February 6, 2024

AI Key Terms: Artificial Intelligence

This AI Law Maze Map blog starts with the basics. In this four-part series, I’ll explain terms related to (1) artificial intelligence; (2) machine learning; (3) AI models; and (4) data. A full Key Terms resource guide including all the definitions in the series will be provided at the end.

AI terms are confusing. Many are broad, vague, and ambiguous. Few definitions are globally accepted. But understanding the gist of key terms and how those terms relate to physical technology is essential to understanding how to apply laws and control access, use, and monetization of AI technology.

For example, an AI engineer may request a license for an AI “algorithm,” an ambiguous term which may refer to methods embodied in different forms in different steps in an AI technology pipeline. The engineer may be referring to:
• an inventive pre-processing method for training an AI computer vision model.
• the pre-processing software encoding the inventive training method.
• the AI model trained with the method, or
• all the above.


An algorithm is a process or method.

It’s black letter copyright law that a method can’t be copyrighted. Consequently, a copyright license to an “algorithm” isn’t possible. But there may be a copyright to software encoding the method, which may be licensable if the work is creative and authored by a human. Moreover, a novel pre-processing method for training a model might be patentable—eventually—after a long, complex process with the patent office. And it might be possible to craft a patent license to patents already owned that are adjacent to the new method and get a patent application on file. However, if the “algorithm” is just the trained AI model, more conversations are needed to ascertain what rights might exist in the country where the model is located (trade secret, data civil right, possible copyright) and how to proceed to license it to limit liability and achieve the business objectives. Finally, licensing a bundle of AI technology, which may have few or no IP rights, will take a careful and nuanced approach if the business goal is monetization.

Before talking to a lawyer or attempting legal analysis on AI technology, get clear:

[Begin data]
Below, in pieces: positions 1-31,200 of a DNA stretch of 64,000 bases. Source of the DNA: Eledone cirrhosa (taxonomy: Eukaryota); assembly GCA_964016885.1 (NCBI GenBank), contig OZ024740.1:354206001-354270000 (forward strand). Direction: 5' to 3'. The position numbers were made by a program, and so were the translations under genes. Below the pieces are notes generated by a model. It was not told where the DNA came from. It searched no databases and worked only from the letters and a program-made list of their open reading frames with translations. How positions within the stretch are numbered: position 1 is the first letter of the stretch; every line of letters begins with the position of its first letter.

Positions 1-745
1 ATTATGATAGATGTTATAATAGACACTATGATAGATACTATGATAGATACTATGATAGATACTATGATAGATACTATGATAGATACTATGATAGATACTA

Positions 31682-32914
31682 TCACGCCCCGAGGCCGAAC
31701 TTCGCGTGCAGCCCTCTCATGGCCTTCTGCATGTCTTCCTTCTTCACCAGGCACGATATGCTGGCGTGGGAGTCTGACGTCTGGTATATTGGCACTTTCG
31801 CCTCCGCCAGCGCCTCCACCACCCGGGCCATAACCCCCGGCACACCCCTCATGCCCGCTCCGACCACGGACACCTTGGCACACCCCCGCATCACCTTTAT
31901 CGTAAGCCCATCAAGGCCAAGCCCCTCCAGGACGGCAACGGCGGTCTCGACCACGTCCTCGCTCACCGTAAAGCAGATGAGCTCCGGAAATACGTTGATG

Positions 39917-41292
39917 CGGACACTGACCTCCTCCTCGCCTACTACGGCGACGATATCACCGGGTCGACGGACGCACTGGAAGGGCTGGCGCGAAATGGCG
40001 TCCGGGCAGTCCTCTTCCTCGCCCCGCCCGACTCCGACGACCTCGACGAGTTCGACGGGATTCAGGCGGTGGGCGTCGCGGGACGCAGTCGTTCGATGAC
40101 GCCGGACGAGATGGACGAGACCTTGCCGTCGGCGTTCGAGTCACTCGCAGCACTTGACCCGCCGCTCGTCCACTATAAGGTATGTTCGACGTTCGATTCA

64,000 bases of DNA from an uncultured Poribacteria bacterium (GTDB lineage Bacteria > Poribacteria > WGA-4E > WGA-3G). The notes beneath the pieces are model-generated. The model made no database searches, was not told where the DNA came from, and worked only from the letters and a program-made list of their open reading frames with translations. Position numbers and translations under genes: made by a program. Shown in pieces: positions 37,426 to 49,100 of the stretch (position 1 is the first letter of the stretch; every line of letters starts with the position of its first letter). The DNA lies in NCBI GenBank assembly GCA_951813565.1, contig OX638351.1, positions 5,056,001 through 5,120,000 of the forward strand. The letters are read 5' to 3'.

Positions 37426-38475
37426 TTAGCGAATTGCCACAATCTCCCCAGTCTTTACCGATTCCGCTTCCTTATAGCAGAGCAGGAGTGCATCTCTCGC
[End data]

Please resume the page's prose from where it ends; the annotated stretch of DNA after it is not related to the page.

“What does this AI term mean?”

The following are short, basic descriptions of a few more key terms:

Artificial Intelligence (AI)

Artificial intelligence may mean:

  • a branch of computer science for making intelligent machines.
  • machine learning techniques.
  • a mathematical model.
  • a machine system that uses inputs, an AI model, and algorithms to learn and generate predictions, content, recommendations, or decisions with limited human interaction.

There are nesting sub-fields of AI computer science: machine learning, deep learning, and generative AI. Each may mean: (1) a sub-field of AI computer science; (2) techniques; or (2) a type of AI model.

Machine Learning

Machine learning is a sub-field of AI computer science studying how machines can learn by themselves through data and experience, somewhat like humans. Generally, machine learning refers to a group of techniques used to train AI models. Specifically, machine learning is a type of data processing using training data sets and statistical techniques to identify patterns without explicit rules. Machine learning techniques are useful for making predictions, classifying objects, processing natural language, and recognizing speech.

 Deep Learning

Deep learning is a sub-field of machine learning using artificial neural networks. Deep learning often refers to unsupervised techniques that use vast, raw data sets. More specifically, deep learning uses pattern analysis to process millions to billions of variables to produce output.

 Neural Networks

Generally, neural networks are deep learning techniques. A neural network can also be described as a deep learning model with a large array of processing nodes, which perform mathematical calculations, and are linked in highly complex layers, like neurons in a human brain. A large langauge model (LLM) may have billions of nodes. Deep neural networks have hidden layers, which makes their inner workings almost impossible for humans to understand. This is in part why they are called black boxes.

Generative AI

Generative AI is a sub-field of deep learning. It also refers to AI applications using deep machine learning models that have been trained on massive data sets and can produce new synthetic outputs (like predictions of the next word in a sentence or an image) based on input prompts from a user. Think of a massive chatbot like ChatGPT or an image generator like Stable Diffusion.

In the next post of this series, I will describe more details about types of machine learning.

This AI Law Maze Map blog is for education only. It is not intended as legal advice.

By using this website and information, you acknowledge and agree that no attorney-client relationship is created or implied.

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